Leukemia is a cancer of the blood and bone marrow. In simple terms, cancer is defined as the uncontrolled outgrowth of abnormal cells. Cancer can develop anywhere in the body. In leukemia, this rapid, out-of-control growth of abnormal cells takes place in the bone marrow of bones. These abnormal cells then spill into the bloodstream. Unlike other cancers, leukemia generally doesn’t form into a mass (tumor) that can be seen in imaging tests, such as X-rays.
There are many types of leukemia. Some are more common in children; others are more common in adults. Treatment depends on the type of leukemia you have and other factors.
Leukemia symptoms vary, depending on the type of leukemia. Common leukemia signs and symptoms include:
- Fever or chills
- Persistent fatigue, weakness
- Frequent or severe infections
- Losing weight without trying
- Swollen lymph nodes, enlarged liver or spleen
- Easy bleeding or bruising
- Recurrent nosebleeds
- Tiny red spots in your skin (petechiae)
- Excessive sweating, especially at night
- Bone pain or tenderness
Researchers do not know what exactly causes leukemia. However, there are some risk factors for developing this cancer. Some of these risk factors include:
- previous chemotherapy or radiation for other types of cancers
- genetic disorders like Down syndrome
- other blood cancer disorders
- repeated exposure to the chemical benzene, which is found in cigarette sm
The causes of leukemia are not currently known. However, several factors that may increase your risk have been identified. These includeTrusted Source:
- a family history of leukemia
- smoking, which increases your risk of developing acute myeloid leukemia (AML)
- genetic disorders such as Down syndrome
- blood disorders, such as myelodysplastic syndrome, which is sometimes called “preleukemia”
- previous treatment for cancer with chemotherapy or radiation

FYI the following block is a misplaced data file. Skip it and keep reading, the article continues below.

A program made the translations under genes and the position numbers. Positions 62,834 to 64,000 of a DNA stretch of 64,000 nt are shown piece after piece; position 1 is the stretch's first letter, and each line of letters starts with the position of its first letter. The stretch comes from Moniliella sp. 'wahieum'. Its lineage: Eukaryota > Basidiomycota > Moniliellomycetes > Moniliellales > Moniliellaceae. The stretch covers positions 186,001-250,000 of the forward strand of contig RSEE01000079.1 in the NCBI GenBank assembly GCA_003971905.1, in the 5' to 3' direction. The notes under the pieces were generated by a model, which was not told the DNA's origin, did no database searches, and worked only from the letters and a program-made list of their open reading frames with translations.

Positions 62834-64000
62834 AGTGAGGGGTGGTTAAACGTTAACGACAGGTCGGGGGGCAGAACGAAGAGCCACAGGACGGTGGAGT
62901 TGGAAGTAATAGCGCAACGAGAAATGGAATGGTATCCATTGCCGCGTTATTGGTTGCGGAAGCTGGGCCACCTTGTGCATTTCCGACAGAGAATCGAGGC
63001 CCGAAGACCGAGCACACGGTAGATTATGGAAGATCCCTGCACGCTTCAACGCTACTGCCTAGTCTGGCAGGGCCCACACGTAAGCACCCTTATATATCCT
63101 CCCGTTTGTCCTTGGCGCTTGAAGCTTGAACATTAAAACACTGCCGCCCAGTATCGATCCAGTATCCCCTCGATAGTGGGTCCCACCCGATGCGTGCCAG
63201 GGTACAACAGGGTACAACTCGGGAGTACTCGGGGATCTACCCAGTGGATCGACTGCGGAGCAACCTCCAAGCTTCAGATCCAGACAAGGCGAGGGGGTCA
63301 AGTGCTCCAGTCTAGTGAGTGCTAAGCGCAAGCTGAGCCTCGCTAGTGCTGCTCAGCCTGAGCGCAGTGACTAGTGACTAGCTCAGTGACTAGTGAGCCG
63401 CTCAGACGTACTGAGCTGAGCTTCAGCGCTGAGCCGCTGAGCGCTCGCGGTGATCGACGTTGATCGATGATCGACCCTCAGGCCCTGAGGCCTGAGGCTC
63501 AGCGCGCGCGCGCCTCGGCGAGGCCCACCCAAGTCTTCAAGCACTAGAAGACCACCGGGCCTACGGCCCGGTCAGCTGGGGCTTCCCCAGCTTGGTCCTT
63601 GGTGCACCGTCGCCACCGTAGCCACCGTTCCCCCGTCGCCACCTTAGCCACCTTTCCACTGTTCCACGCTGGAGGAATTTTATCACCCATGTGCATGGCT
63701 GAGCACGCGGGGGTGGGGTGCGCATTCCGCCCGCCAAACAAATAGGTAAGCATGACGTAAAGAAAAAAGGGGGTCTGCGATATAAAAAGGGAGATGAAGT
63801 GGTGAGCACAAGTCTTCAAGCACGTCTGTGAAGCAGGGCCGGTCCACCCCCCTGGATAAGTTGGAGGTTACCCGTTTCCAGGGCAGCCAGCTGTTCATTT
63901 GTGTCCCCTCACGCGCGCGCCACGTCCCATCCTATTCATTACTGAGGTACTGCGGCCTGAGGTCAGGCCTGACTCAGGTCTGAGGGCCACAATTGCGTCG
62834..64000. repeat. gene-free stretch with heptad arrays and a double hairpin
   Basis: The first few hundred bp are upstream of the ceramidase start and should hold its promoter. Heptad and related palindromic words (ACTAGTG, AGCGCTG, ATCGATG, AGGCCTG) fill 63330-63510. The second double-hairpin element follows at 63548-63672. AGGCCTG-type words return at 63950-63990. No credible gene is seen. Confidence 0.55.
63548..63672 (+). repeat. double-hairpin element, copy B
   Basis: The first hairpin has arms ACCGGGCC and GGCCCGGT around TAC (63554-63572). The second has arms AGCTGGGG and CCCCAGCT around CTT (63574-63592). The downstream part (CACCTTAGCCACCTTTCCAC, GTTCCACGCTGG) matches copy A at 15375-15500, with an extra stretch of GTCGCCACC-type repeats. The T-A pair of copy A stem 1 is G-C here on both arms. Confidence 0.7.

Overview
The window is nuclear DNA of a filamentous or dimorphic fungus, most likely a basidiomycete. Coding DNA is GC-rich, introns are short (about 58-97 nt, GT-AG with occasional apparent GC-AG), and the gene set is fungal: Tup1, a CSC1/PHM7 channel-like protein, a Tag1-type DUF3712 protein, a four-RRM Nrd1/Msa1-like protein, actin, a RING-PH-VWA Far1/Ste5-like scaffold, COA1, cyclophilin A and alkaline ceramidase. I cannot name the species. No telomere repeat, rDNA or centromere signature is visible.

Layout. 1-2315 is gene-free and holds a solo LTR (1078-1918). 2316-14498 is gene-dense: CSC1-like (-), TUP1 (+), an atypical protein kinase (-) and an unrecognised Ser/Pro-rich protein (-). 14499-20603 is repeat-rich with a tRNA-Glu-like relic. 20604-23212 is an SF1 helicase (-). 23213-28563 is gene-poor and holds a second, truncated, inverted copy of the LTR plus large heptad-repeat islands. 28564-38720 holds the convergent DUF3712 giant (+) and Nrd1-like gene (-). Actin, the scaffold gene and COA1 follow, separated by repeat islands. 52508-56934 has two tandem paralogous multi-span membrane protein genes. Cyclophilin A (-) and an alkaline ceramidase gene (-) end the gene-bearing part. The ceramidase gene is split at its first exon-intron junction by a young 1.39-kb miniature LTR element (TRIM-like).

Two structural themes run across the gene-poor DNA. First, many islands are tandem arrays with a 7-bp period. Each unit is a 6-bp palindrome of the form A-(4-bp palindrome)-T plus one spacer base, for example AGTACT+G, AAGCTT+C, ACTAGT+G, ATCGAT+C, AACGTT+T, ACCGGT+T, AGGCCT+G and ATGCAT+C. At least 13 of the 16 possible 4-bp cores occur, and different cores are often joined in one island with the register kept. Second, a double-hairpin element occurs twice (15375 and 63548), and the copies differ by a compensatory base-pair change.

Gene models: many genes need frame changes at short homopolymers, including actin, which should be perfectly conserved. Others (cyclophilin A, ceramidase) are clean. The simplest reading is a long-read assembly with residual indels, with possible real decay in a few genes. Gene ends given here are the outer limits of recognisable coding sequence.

- exposure to high levels of radiation
- exposure to chemicals such as benzene
The treatment you get depends on the type of leukemia you have, how far it’s spread, and how healthy you are. The main options are:
- Biologic therapy
- Targeted therapy
- Stem cell transplant
Chemotherapy uses drugs to kill cancer cells in your blood and bone marrow. You can get the medicine:
- Through a shot into a vein or muscle
- As a pill
- Into the fluid around your spinal cord
Radiation uses high-energy X-rays to kill leukemia cells or keep them from growing. You can get it all over or in only one part of your body where there are a lot of cancer cells.
Biologic therapy, also called immunotherapy, helps your immune system find and attack cancer cells. Drugs like interleukins and interferon can help boost your body’s natural defenses against leukemia.
Targeted therapy uses drugs to block specific genes or proteins that cancer cells need to grow. This treatment can stop the signals that leukemia cells use to grow and divide, cut off their blood supply, or kill them directly.
A stem cell transplant replaces the leukemia cells in your bone marrow with new ones that make blood. Your doctor can get the new stem cells from your own body or from a donor. First, you’ll have high doses of chemotherapy to destroy the cancer cells in your bone marrow. Then, you’ll get the new stem cells through an infusion into one of your veins. They will grow into new, healthy blood cells.
Surgery. Your doctor can remove your spleen if it’s filled with cancer cells and is pressing on nearby organs. This procedure is called a splenectomy.
The list of some leukemia medicine: